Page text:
Elections have consequences, and thank goodness for it.
Less than a week after the new jurists were sworn into office, Harris County’s misdemeanor judges on Monday withdrew their appeal in the landmark lawsuit over local bail practices that a federal judge said unfairly targeted poor people accused of crimes.
The historic litigation began in 2016, when attorneys and civil rights groups sued the county on behalf of defendants jailed for days because they couldn’t afford bond on low-level offenses. Though Chief U.S. District Judge Lee H. Rosenthal said the practice was unconstitutional and amounted to wealth-based detention, so far the county has spent more than $9 million in legal fees to fight the case, according to Harris County Precinct 1 Commissioner Rodney Ellis.
But many saw the Democratic wave in November’s elections as a sign of change ahead – and Monday’s court filings look to be one of the first indicators of that shift.
“It’s going to be a new day,” Neal Manne, attorney for the plaintiffs, said in November just after the ballot-box sweep. And now, according to Judge Darrell Jordan – the one misdemeanor judge who did not lose his bench in the last election – the parties have already begun hashing out a settlement they hope to have in place in the next few weeks.
“Our goal is have this accomplished by February 1, 2019,” Jordan told the Houston Chronicle.
One of a series of documents filed in recent days, the two-page motion simply lists the names of the new judges – who automatically replaced their predecessors as defendants in the suit – and asks that the case be dismissed. The court granted the motion and dismissed the appeal by mid-day.
Mike Fields, the one outgoing judge who supported the lawsuit, lauded the move as a “great first step” toward reform.
“Quite frankly, it’s overdue,” he said. “I remain convinced that fighting against bail reform was a mistake and, I believe, part and parcel of why the citizens of Harris County voted for such a sweeping change in our political landscape. Hopefully, this issue will, finally, be put to bed and taxpayer money better spent going forward.”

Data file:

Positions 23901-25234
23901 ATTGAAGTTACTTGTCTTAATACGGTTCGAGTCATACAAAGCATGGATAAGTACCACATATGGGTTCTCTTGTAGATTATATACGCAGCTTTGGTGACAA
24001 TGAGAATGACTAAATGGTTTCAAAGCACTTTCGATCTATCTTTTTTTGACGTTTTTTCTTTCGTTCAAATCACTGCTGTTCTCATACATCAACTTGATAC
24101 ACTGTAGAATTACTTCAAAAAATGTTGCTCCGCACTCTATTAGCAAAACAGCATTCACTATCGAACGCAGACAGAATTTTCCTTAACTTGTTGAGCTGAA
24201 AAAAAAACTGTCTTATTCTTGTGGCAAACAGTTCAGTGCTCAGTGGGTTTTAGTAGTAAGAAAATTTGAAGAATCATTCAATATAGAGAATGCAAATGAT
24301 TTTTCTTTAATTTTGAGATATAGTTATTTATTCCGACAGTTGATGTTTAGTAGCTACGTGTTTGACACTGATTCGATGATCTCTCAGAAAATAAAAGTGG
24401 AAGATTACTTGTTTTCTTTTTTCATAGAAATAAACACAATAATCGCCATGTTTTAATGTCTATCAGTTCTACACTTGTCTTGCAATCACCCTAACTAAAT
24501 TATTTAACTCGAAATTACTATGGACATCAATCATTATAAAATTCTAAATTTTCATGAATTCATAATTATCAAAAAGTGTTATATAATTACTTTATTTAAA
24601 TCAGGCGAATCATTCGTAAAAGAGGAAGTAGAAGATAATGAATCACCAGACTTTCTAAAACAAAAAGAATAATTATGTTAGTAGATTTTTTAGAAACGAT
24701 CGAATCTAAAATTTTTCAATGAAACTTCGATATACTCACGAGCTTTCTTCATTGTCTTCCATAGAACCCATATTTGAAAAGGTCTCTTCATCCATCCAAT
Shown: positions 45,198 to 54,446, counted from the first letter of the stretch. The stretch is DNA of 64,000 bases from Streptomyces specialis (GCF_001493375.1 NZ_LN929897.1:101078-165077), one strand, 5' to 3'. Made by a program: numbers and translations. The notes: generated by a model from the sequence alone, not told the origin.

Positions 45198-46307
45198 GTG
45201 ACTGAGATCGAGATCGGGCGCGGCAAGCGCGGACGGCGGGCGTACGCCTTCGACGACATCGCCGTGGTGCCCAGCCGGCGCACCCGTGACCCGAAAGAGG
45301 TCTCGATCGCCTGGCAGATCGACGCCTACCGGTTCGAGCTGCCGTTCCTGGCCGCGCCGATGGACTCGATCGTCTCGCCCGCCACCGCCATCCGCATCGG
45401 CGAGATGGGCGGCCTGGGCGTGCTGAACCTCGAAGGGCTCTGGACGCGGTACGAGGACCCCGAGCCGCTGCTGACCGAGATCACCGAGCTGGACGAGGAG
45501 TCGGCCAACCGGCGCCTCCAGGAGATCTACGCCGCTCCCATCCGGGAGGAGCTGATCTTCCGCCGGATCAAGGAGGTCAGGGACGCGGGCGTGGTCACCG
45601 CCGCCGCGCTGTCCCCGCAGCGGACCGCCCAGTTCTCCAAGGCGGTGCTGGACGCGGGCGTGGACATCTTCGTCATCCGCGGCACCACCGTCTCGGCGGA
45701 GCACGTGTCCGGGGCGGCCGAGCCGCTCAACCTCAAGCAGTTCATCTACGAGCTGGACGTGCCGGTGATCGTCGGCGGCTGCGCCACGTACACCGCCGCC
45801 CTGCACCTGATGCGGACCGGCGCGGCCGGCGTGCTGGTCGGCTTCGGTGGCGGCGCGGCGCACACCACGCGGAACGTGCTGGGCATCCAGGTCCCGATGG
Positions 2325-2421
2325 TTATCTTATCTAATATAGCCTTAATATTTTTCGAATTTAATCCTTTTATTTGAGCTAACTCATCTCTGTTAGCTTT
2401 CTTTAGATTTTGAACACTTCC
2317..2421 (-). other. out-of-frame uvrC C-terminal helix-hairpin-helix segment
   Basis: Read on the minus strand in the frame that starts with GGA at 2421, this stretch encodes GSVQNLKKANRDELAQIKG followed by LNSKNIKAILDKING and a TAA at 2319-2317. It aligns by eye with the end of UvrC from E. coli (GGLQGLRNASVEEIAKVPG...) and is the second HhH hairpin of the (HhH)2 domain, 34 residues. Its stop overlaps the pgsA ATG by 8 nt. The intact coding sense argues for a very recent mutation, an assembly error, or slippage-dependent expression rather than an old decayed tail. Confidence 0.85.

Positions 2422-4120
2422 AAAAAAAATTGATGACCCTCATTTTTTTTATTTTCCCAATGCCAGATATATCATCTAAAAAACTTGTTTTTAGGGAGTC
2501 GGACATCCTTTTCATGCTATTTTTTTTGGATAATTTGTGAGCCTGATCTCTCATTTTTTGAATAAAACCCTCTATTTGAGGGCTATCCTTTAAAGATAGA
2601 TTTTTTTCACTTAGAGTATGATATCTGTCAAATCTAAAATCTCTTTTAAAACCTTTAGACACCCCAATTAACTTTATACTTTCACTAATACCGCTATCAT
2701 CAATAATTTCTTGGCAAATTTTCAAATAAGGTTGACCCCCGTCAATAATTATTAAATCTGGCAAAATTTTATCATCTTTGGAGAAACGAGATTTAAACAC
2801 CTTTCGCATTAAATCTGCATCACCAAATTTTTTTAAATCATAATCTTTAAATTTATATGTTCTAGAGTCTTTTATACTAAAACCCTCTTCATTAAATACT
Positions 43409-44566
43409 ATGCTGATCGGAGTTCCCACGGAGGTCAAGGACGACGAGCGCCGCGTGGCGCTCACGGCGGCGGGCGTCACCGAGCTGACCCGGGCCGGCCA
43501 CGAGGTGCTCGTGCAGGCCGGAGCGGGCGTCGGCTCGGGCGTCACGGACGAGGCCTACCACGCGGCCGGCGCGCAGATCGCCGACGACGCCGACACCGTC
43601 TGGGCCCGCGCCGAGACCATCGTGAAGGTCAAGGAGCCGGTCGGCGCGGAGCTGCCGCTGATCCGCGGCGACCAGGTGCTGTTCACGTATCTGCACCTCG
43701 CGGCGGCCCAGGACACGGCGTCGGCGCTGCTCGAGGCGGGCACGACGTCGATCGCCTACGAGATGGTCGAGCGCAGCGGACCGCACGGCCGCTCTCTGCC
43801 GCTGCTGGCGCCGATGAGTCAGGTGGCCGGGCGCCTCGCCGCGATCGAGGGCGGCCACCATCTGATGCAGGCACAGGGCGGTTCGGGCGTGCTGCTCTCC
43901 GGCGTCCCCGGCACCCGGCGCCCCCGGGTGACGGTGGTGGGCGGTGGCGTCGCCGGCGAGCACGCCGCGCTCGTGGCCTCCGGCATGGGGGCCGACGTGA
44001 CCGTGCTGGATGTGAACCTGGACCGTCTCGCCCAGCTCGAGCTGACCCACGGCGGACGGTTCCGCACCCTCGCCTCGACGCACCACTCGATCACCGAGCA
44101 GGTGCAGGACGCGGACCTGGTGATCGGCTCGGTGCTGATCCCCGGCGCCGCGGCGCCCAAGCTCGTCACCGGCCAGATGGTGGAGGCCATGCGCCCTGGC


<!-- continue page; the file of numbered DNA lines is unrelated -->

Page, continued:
Meanwhile, the Harris County Attorney’s Office issued a statement expressing confidence in the possibility of a settlement.
“The County Attorney’s Office supports the newly-elected judges in their effort to resolve this case on terms they find acceptable,” County Attorney Vince Ryan said in a statement. “This is a case about judicial discretion.”
The next hearing, in Rosenthal’s court, is slated for Feb. 1.
Out-fricking-standing. The new judges are now represented by a pro bono attorney, instead of the high-priced guy that had been arguing the case in court. What this means is that the injunction will remain in place while the settlement is hashed out, with no further briefs or arguments or whatever else before the Fifth Circuit. (The last update I had on this was from August; I don’t think there was any other business on the agenda, but if there was it’s now moot.) Perhaps once we get this settlement in place we can stop outsourcing inmates once and for all. Now we need the city of Houston to get its act together and follow the county’s lead. Bottom line is that this, as much as anything, is what I wanted from the 2018 election. Well done, y’all.